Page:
However, just because the Precautionary Principle has been abandoned by the corporate state and CWA expunged from fracking regulations, doesn’t mean the very credible threats and risks posed by fracking methods don’t exist. There are whole town councils (liberal and conservative) who can read the news events surrounding the devaluation of their tax base and threats to the public health of their citizenry without requiring a scientific examination of the obvious health threats. They have attempted to protect themselves from these threats, have been legislatively thwarted by the corporate state, and apparently intend to willfully break the law anyway.

            So, you complain about “professional jabberwocky to justify their funding,” while questioning the conclusions of the scientists, asking “What does it mean?”

            Suffice to say I’ll continue to invoke skepticism around Sharon’s pollyanna pandering to a Governor who claims he drinks Halliburton’s fracking fluids, and the predicament of regulatory capture in the service of speaking to its clear consequences to human life and property.

            And you can continue to invoke your “What does it mean?” skepticism in the (apparent) service of protecting petrochemical profiteering off of clear and present dangers — at the obvious cost of democracy, human health and safety, our air and groundwater resources, our ecosystem integrity, and unabated, runaway climate change.

            Happy Holidays!

            • Mr. Beebe,

              Thanks for your reasoned reply and responses. Yes, I probably have the ability and resources to read this paper in its entire length and/or contact the people who generated it, but I don’t have the time or interest. My questions have a somewhat scientific basis that might be answered in the text, but they are mostly rhetorical. I’m mostly interested in who paid for this, how much, and why — but not really interested enough to pursue the answers.

              The one point you make that does interest me is the “abandonment” of the Precautionary Principle. I was never aware that any of the organizations you mention had ever adopted it in the first place, so I think it would be more accurate to say “not accepted by”, rather than “abandoned.” If you interpret this as somehow being in the “(apparent) service of protecting petrochemical profiteering off of clear and present dangers”, that is up to you. If it is true, however, I wish someone would send me a check or at least a thank you note for my services.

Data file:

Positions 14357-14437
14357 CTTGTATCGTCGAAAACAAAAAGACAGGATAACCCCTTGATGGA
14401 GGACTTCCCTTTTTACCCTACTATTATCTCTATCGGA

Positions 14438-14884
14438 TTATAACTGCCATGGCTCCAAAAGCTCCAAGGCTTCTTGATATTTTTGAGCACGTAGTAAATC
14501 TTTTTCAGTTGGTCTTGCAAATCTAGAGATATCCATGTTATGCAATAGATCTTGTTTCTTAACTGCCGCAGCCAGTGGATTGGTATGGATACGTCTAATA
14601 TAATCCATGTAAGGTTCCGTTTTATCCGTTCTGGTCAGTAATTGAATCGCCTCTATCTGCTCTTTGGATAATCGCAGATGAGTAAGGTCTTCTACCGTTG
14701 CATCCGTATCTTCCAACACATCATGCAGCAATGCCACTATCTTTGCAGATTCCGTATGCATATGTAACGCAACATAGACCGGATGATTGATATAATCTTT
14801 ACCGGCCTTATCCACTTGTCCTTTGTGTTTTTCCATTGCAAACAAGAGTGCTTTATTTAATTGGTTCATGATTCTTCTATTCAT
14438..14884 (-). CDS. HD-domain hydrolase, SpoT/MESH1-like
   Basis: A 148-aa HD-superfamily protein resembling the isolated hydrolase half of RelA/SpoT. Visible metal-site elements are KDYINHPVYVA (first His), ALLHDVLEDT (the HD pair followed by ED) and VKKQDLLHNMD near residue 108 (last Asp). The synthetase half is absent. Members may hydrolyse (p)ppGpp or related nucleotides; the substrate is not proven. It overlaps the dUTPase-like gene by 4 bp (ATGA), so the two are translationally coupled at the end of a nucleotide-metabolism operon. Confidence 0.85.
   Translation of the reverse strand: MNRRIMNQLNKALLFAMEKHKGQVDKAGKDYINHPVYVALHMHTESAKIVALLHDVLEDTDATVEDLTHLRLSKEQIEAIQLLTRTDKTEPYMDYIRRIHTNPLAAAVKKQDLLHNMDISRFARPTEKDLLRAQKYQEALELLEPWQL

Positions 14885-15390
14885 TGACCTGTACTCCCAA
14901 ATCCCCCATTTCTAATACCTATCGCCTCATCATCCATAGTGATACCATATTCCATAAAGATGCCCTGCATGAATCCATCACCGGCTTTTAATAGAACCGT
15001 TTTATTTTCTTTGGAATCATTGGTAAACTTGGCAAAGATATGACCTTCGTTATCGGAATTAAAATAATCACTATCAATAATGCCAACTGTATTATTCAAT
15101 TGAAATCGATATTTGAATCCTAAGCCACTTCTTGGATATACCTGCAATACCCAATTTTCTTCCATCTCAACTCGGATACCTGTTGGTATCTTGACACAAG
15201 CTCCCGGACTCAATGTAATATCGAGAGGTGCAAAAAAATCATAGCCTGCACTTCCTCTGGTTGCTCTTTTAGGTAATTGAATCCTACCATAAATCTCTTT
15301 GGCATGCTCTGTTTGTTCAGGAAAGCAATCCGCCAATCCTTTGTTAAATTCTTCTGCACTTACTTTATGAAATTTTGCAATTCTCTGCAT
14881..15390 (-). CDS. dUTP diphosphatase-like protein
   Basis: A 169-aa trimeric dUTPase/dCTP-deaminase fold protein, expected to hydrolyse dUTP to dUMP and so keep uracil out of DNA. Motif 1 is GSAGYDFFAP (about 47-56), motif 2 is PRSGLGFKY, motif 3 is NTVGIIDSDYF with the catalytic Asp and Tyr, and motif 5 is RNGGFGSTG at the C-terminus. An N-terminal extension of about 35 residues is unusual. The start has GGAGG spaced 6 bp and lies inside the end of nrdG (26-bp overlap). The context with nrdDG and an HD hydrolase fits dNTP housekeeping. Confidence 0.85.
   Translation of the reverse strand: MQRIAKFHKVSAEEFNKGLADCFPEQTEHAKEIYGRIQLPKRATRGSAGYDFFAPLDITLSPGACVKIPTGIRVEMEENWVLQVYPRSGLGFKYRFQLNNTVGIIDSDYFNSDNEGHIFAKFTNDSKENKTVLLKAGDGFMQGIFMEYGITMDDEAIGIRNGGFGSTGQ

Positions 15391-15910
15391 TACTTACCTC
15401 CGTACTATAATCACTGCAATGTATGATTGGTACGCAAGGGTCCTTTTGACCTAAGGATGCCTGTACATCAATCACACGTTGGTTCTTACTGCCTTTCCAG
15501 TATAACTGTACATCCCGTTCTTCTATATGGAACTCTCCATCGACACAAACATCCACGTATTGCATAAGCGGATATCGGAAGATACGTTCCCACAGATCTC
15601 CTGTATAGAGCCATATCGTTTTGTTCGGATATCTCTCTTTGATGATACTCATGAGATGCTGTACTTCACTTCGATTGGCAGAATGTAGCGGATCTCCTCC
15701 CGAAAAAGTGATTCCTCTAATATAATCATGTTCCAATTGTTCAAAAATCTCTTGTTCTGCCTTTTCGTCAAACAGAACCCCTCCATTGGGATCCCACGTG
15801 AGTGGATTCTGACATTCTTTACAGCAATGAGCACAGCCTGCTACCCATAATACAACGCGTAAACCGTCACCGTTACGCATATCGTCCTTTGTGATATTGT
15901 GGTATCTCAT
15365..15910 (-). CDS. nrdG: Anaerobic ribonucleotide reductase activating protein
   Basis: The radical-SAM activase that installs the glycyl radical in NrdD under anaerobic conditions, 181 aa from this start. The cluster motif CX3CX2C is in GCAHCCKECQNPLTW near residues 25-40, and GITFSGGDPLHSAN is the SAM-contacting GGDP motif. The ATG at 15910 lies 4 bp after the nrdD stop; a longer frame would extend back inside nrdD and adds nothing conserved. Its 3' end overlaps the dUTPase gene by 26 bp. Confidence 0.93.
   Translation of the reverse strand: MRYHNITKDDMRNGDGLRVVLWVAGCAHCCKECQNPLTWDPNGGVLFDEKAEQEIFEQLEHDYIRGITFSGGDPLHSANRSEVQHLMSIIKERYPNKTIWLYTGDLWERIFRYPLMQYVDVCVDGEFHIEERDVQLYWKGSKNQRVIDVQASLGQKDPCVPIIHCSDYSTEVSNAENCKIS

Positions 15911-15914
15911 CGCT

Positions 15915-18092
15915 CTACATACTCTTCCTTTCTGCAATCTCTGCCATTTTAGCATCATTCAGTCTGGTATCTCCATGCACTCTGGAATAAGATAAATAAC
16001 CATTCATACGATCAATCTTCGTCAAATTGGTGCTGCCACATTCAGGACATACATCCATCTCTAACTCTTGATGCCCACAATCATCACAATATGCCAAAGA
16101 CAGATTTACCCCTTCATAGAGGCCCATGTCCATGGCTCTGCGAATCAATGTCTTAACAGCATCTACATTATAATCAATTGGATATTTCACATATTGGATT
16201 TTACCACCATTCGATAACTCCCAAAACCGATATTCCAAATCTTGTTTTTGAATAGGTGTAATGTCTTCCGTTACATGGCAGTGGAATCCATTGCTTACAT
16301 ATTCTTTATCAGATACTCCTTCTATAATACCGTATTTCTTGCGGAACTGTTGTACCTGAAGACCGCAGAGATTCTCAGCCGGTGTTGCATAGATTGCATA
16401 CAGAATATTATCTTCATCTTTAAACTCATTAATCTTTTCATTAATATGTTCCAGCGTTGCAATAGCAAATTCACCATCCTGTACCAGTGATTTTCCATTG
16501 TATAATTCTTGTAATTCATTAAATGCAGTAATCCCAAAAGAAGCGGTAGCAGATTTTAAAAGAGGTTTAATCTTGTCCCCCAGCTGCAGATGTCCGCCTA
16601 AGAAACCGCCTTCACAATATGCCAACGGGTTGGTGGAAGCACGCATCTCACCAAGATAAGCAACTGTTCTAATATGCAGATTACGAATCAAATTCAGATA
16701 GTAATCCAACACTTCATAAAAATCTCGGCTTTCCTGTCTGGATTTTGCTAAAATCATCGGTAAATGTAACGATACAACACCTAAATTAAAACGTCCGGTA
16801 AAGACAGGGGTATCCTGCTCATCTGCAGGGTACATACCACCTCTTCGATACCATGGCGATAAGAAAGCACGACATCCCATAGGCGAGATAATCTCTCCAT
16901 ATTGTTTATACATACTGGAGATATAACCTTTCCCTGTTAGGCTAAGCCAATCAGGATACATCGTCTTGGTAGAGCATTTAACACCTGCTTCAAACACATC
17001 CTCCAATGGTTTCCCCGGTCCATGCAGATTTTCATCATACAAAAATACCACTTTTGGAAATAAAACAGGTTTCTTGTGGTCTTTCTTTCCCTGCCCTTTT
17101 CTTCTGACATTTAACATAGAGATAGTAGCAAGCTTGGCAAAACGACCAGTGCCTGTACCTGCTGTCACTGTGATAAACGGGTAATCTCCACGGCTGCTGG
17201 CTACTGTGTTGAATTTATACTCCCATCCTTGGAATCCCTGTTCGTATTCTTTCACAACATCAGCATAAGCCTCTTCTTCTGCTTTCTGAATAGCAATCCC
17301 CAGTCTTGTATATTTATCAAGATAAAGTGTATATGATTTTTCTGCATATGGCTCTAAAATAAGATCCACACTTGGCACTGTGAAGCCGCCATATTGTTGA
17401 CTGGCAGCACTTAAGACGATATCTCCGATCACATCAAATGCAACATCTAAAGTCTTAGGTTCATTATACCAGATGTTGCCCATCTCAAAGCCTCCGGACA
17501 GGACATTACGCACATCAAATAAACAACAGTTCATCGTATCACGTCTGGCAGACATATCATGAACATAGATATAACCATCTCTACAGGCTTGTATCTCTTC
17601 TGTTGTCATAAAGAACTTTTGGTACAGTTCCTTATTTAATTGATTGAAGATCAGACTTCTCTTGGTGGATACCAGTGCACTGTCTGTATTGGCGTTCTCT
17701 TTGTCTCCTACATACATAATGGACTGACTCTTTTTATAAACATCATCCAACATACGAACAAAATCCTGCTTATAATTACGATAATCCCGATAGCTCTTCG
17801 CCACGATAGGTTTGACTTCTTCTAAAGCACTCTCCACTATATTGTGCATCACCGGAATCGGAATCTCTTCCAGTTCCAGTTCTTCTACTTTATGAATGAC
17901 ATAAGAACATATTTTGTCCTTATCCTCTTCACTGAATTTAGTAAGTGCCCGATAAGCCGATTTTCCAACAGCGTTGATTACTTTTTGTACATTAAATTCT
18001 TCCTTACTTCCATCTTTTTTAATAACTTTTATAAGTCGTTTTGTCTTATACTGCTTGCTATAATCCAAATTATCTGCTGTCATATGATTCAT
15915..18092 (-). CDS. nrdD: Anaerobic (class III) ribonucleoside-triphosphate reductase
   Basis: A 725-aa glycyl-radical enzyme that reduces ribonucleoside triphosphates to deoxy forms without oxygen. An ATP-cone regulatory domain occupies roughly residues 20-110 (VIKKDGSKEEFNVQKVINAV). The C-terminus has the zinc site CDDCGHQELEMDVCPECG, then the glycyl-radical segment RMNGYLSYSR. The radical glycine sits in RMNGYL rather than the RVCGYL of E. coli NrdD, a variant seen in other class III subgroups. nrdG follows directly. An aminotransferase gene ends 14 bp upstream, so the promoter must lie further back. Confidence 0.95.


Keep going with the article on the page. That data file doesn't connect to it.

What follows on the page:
And Season’s Greetings to you, too, David!

  2. This is interesting, but by the end of the Denver Post article I’m still a little unclear about what Prof. Limerick is trying to say… Of her 3 ideas, the first seems entirely focused on calling for more science and engineering (I like David’s “technological fundamentalism”), but then her third idea pretty much cancels that out by arguing against our overly optimistic expectations of science. The twice-repeated risk formula (risk = hazard + outrage) is cute but makes little sense. She doesn’t define “outrage” (does it include reasonable concerns?); if there’s no outrage then I suppose “risk = hazard”, a truism which is hardly informative. Her second idea (group hug) is nice enough, reminiscent of Rodney King (why can’t we all just get along) or the Beatles (we can work it out) or any number of others. The third idea confuses me, first she criticizes experts/scientists for giving us “confident and certain predictions” instead of “probabilities of risk”. Then in the very next sentence characterizes the scientific mindset as “calculating and estimating the probability of an undesirable thing happening”… well, seems to me that’s exactly what “probability of risk” is (so I’m confused what she’s asking for). With “the public” condescendingly characterized as possessing only an “am I in danger?” mentality, it’s hard to imagine how the necessary conversation will evolve (I don’t know why, but for me that brings up a mental image of what happens when I’m out on my horse and a harmless piece of plastic flutters by in the wind- Horse: “am I in danger?” Guy: “nope, no danger, don’t worry your little head about it, but I’ll just shorten up on the reins a little, just in case”) Prof. Limerick is all about the American West, so hopefully she would get the analogy.

    • It’s interesting that you say her attitude toward “the public” is condescending, but the idea that people who disagree ought to be able to talk without shouting is “(group hug) is nice enough, reminiscent of Rodney King (why can’t we all just get along) or the Beatles (we can work it out) or any number of others. ” Which seems kind of condescending to me..

      Granted that you are not around here and probably not exposed to the kind of rhetoric and passion that we see. Nevertheless, the idea that “my point of view is too important for me to be civil or respectful of others” is frequently found. I think Professor Limerick is just saying that she and her students don’t think the degree of nastiness is helpful to solving problems.